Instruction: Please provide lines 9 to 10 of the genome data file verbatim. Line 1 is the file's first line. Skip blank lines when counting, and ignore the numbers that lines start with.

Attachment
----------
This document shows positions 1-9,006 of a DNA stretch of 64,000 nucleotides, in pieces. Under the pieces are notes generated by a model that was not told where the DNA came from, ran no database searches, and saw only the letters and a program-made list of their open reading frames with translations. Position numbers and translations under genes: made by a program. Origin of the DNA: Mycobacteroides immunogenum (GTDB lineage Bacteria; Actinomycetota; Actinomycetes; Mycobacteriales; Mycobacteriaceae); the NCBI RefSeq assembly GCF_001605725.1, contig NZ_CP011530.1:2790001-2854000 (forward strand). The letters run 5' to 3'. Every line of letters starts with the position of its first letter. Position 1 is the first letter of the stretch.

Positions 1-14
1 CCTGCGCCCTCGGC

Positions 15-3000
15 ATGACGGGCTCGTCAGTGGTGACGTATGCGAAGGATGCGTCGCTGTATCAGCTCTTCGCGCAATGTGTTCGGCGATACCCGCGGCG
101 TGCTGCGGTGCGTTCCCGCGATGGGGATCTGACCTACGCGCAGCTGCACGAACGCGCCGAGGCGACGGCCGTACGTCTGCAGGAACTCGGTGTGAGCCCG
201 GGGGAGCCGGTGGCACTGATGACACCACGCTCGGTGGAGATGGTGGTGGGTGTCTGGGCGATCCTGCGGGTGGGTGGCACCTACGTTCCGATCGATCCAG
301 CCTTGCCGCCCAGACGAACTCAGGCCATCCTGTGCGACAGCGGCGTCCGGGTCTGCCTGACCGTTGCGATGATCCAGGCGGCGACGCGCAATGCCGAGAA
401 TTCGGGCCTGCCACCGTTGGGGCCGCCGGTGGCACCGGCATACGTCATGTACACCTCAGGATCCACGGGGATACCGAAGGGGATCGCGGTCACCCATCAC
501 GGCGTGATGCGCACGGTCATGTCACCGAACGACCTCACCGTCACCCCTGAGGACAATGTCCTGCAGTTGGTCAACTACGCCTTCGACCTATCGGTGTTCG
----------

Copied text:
401 TTCGGGCCTGCCACCGTTGGGGCCGCCGGTGGCACCGGCATACGTCATGTACACCTCAGGATCCACGGGGATACCGAAGGGGATCGCGGTCACCCATCAC
501 GGCGTGATGCGCACGGTCATGTCACCGAACGACCTCACCGTCACCCCTGAGGACAATGTCCTGCAGTTGGTCAACTACGCCTTCGACCTATCGGTGTTCG